Once the pan has been safely removed from the burner, use a pair of tongs and pull one piece out and place it on a newspaper.
Be sure to wear thick rubber gloves to prevent any chance of burning your hands.
Next, scrub the fixture using #2 steel wool.
For any areas that are hard to reach, you can use a wire brush, toothpick, or bamboo skewers.
When the first piece is done, set it aside on another piece of newspaper and fish out the next piece.
You should only have three or four pieces maximum in the pan.
Once you have cleaned all the pieces, you can put in some more and heat the vinegar up again to a slow boil, then simmer.
After all the pieces are cleaned as you like, you can polish the fixtures using Brasso.
When you are done with all the work, throw the pan away as the paint that covers the brass fixtures has a high likelihood of containing lead.
Can Brass Rust?
Brass, a combination of copper and zinc, is a traditional metal used to make various house items, such as candlesticks, light fixtures, cabinet hinges, and other hardware.
When exposed to the air, brass usually oxidizes to the bluish-green patina, called verdigris. The patina gives the brass a unique aged look that will keep it from looking shiny and clean.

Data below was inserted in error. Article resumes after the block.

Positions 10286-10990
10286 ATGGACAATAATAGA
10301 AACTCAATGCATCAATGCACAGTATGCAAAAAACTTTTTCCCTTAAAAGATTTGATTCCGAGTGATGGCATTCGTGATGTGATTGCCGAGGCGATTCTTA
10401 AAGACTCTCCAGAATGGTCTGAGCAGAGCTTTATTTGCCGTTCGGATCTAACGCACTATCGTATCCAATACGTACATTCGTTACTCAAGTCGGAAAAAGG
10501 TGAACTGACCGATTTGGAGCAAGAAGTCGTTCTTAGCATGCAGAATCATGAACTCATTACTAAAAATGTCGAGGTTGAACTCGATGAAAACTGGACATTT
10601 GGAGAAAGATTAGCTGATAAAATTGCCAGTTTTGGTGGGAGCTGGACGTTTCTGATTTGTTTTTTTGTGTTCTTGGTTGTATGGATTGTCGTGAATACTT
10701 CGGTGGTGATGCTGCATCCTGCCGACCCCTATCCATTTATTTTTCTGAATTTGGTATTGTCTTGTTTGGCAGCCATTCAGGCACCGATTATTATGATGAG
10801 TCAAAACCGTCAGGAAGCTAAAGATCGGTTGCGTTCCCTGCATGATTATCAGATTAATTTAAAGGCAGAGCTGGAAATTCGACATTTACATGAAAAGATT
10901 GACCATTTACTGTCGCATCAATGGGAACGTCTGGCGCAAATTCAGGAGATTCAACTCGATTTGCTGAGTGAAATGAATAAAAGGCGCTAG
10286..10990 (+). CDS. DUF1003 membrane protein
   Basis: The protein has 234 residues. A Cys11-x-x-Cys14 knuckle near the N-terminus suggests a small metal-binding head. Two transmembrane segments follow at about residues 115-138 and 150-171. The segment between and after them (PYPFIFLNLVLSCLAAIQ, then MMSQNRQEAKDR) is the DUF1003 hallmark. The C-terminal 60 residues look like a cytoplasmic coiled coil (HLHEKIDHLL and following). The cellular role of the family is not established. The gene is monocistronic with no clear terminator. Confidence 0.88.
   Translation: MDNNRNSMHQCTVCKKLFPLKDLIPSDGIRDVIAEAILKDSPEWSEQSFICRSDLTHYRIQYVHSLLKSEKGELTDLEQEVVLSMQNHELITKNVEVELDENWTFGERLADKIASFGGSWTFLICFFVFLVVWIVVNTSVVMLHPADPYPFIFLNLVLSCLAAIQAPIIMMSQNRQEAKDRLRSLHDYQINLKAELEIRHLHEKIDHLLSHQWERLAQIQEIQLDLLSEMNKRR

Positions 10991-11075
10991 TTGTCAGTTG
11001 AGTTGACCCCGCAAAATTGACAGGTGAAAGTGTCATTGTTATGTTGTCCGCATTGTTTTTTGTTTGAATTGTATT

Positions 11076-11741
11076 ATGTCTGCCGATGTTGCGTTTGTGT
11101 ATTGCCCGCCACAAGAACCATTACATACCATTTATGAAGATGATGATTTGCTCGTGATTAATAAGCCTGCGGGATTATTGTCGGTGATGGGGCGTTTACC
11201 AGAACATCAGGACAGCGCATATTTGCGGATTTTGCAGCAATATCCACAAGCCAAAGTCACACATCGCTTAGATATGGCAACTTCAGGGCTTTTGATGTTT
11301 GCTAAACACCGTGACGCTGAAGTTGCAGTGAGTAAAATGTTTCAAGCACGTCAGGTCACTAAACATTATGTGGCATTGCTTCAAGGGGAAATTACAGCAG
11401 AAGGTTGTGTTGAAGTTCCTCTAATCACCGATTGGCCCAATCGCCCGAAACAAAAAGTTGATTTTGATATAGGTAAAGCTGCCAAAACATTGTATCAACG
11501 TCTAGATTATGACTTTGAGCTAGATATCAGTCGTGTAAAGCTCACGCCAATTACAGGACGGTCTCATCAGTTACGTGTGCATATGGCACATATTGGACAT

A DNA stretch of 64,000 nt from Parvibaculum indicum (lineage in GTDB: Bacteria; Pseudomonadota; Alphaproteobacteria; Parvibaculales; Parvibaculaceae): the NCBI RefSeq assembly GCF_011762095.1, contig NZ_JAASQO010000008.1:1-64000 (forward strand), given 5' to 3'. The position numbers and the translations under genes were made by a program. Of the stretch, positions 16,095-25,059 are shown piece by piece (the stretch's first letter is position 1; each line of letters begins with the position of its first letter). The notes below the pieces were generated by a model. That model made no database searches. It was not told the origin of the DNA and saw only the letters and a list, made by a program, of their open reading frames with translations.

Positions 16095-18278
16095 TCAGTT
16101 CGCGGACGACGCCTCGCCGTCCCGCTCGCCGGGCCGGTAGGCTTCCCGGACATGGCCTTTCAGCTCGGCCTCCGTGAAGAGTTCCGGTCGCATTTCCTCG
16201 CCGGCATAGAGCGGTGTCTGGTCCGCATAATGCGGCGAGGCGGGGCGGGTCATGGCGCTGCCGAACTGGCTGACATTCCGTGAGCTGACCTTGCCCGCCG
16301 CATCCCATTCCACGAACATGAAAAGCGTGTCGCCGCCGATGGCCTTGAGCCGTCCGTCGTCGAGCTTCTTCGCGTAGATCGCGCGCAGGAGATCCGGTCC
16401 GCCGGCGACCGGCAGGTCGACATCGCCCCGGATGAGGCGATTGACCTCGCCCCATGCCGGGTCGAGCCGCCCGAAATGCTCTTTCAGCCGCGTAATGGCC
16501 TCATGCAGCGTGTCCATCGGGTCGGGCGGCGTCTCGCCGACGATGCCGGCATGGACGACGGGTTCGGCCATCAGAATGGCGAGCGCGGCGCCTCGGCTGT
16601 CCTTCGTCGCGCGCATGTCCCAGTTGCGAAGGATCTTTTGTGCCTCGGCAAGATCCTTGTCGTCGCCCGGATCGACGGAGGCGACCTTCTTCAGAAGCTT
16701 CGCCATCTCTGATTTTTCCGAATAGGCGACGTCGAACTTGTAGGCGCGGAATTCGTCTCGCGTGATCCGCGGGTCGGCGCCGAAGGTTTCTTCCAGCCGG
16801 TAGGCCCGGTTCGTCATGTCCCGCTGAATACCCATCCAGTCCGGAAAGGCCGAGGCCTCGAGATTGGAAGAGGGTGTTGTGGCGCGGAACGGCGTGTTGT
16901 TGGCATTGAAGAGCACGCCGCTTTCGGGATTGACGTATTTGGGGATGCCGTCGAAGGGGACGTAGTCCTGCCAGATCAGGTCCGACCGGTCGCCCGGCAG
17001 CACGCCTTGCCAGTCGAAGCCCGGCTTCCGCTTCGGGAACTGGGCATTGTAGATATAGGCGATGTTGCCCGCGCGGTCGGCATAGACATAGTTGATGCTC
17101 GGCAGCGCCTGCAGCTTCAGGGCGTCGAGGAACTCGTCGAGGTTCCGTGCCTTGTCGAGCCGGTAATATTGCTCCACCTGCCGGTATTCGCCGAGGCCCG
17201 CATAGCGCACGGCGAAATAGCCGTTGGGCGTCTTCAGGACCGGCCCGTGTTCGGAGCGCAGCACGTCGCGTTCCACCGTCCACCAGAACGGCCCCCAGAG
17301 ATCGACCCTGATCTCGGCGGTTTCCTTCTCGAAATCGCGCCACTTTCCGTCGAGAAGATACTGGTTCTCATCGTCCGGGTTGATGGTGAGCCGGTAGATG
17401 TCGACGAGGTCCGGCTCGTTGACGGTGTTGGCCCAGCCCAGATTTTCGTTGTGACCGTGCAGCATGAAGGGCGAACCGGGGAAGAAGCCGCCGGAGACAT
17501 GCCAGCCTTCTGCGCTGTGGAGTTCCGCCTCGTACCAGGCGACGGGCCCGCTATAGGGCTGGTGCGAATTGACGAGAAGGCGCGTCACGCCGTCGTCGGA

Metals like copper, brass, and bronze do not rust – because they all have negligible iron in them – which can cause iron oxide or rust formation.
However, copper might develop a blue-green patina on its surface when exposed to oxygen for a long.
Brass on your bed, TV stand, lamps, and light fixtures can also tarnish, but it may take years.
Fortunately, cleaning the brass is much easier, and it can be easily restored to its original shine within an hour or less.
How to Clean Brass Screws?
Some brass pieces, such as shiny screws, can be steel plated with brass and will rust over time (instead of oxidizing).
If that’s the case, using traditional brass cleaning methods should not work and may even result in removing the brass plating. It’s reasonable to clean the screws (the paint or the rust on them) with only fine-grade steel wool.